Many will say to me in that day, Lord, Lord, have we not prophesied in thy name? and in thy name have cast out devils? and in thy name done many wonderful works?
Many will say to me in that day: Here Jesus emphasizes the final judgment. "That day" refers to the time when all shall stand before God and give an account of their deeds (Revelation 20:12).
Lord, Lord: Jesus paints a heartbreaking scene. At the final judgment there will stand before Him those who, by earthly standards, are good. Although their repetitious cry "Lord, Lord" might be genuine, earnest, and sincere, they are still condemned. Some of these are people who come to the final judgment after death, having already spent centuries in "torment" (Luke 16:19-31). Now they stand before their Judge and once again plead their hopeless case.
have we not prophesied in thy name? and in thy name have cast out devils? and in thy name done many wonderful works: "Have we not done many wonderful works" implies that they expected Jesus to affirm their action and reverse their awful sentence. Instead He says, "I never knew you" (verse 23).
This verse is difficult to understand. Is Jesus actually acknowledging that miracles and good works are performed by those whom He condemns? Or are these people simply deceived into thinking that they have accomplished these things for Him? Four basic positions exist among expositors in explaining this verse.
1. These may be evil individuals God uses to accomplish some specific purpose. Balaam the false prophet actually speaks God’ truth (Numbers 23:5). Likewise, Caiaphas, the wicked high priest, unwittingly prophesies that Jesus will die for the people (John 11:51). Thus it is possible to be used by God for His purpose without actually being true to Him. Such an interpretation here, however, is problematic. If these people are of this evil category, then why do they use the defense that they have done "many" good works? If God has used them in only some limited sense, their claim is absurd. Furthermore, the focus of their statement is what "they" have done "for" God not what "God" has done "through" them.
2. These may be those whose power comes from Satan. Scripture does not deny that "wonders" are performed by the power of the devil. Jesus warns of false prophets that arise and show great signs (Matthew 24:24). Paul foretells of a lawless one who will perform signs and lying wonders (2 Thessalonians 2:8-10). The glaring problem here, however, is how these people can cast out demons by Satan’s power (if indeed their claims are true). When Jesus is accused of doing such things He says, "If Satan casts out Satan he is divided against himself. How then will his kingdom stand?" (Matthew 12:26).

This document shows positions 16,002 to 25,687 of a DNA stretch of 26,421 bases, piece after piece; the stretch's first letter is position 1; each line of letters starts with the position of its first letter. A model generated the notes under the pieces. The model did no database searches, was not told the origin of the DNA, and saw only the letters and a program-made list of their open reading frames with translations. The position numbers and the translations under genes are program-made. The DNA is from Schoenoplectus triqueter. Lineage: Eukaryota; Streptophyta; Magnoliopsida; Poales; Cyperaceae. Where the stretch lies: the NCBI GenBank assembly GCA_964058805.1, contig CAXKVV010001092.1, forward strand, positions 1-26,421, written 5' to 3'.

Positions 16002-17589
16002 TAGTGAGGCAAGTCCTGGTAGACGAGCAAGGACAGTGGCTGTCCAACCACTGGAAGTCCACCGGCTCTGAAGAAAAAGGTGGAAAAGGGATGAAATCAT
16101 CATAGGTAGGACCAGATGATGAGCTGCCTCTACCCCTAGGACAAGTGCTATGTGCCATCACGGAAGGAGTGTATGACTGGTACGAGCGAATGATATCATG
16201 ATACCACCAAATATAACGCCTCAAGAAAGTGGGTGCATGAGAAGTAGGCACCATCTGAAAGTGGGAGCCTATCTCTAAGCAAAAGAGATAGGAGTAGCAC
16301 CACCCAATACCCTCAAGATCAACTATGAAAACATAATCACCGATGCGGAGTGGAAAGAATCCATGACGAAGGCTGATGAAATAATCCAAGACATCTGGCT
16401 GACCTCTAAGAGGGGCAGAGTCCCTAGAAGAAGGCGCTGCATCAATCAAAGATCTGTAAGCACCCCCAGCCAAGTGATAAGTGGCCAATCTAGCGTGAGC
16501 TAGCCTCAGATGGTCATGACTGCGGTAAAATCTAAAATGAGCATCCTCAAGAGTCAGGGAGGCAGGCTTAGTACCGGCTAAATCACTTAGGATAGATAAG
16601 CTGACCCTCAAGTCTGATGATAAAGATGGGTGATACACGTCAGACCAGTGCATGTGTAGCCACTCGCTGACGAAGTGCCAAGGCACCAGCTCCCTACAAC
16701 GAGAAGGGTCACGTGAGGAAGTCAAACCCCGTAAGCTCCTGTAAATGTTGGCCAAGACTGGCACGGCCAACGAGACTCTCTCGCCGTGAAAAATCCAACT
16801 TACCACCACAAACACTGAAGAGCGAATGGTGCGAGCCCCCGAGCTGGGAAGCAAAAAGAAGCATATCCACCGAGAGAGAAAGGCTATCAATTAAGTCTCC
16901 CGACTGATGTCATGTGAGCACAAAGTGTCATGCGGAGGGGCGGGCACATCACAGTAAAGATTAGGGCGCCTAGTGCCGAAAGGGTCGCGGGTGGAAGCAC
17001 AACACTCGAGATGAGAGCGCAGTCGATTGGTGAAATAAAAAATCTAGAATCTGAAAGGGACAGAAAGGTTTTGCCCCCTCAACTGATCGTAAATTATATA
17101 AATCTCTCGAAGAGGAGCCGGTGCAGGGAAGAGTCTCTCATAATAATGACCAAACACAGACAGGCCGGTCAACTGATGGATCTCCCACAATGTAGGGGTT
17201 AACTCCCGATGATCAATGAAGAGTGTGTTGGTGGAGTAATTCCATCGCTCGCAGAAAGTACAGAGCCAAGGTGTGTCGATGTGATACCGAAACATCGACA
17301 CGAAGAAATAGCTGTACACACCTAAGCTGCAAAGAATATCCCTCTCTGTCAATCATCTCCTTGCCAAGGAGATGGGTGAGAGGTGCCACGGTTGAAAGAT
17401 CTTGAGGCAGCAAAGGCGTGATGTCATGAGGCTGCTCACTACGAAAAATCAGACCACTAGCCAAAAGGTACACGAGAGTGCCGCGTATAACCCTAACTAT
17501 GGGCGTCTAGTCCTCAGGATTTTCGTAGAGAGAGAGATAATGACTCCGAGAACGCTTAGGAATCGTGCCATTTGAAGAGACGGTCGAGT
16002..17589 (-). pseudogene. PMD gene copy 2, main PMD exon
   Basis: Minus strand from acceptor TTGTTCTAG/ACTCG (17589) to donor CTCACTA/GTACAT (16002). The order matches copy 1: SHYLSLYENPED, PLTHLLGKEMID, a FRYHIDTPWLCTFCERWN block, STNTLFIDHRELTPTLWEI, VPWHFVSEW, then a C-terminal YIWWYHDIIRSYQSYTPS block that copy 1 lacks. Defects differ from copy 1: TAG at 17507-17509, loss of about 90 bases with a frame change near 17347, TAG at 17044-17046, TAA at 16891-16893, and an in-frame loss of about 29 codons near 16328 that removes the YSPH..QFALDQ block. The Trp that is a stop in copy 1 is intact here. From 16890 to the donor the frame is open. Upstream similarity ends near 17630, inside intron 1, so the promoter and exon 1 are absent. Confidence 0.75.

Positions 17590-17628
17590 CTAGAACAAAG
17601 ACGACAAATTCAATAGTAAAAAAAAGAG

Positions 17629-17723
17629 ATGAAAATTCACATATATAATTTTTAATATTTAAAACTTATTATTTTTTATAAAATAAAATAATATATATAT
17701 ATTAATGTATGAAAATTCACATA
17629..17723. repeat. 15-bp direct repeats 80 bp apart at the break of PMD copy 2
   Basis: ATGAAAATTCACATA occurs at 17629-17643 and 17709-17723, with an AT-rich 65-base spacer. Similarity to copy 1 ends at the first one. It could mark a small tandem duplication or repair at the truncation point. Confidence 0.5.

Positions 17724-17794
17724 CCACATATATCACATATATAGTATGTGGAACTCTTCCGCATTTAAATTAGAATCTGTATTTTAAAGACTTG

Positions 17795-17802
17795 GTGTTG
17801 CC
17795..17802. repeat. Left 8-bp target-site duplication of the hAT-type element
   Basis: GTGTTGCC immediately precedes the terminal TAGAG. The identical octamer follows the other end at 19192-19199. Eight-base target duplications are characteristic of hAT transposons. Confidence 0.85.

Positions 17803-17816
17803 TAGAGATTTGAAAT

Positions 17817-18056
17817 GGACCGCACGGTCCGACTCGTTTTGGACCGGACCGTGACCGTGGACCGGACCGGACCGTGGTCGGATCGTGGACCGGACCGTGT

3. These may be those whose claims are simply false. Their good works and miracles are fake. They were able to deceive their fellow man but not God. Again the problem arises as to why such a defense is made at the final judgment? Why does one who has already spent time in "torment" for deception now stand before the Lord and try to exonerate himself with more lies?
4. A final option, and the one that probably holds the most merit, is that these people are those who sincerely think they are followers of Jesus. They view themselves as part of the Lord’s flock and probably even mingle with the Lord’s true sheep. They participate, or at least think they are participating, in true service for Jesus. They even view themselves as miracle workers. Unfortunately, they are caught up in an elaborate web of self-deception. In reality they are part of the "masses" that travel the wide road. As in verse 13, Jesus identifies them as part of the "many."
The words of our Lord serve the "Christian community" well. Many in the religious world profess the name of Jesus, live good moral lives, and even view themselves as miracle workers. In reality, however, they are deceived. They deny Jesus by following the doctrines and commandments of men (Matthew 15:9). What a sad awakening on that day when they find themselves cast out.
The Lord’s words are just as apt for the church. It is possible to call Jesus "Lord," commune around His table, associate with fellow Christians, be theologically correct, and do all the expected acts of service yet never be truly converted. Jesus wants a heart that is totally submissive to Him. He, not us, must be Lord of our lives. On the judgment day it will be sad for many who lived their lives thinking they knew Jesus though He never knew them. Their relationship is one-sided, based on human whims and notions.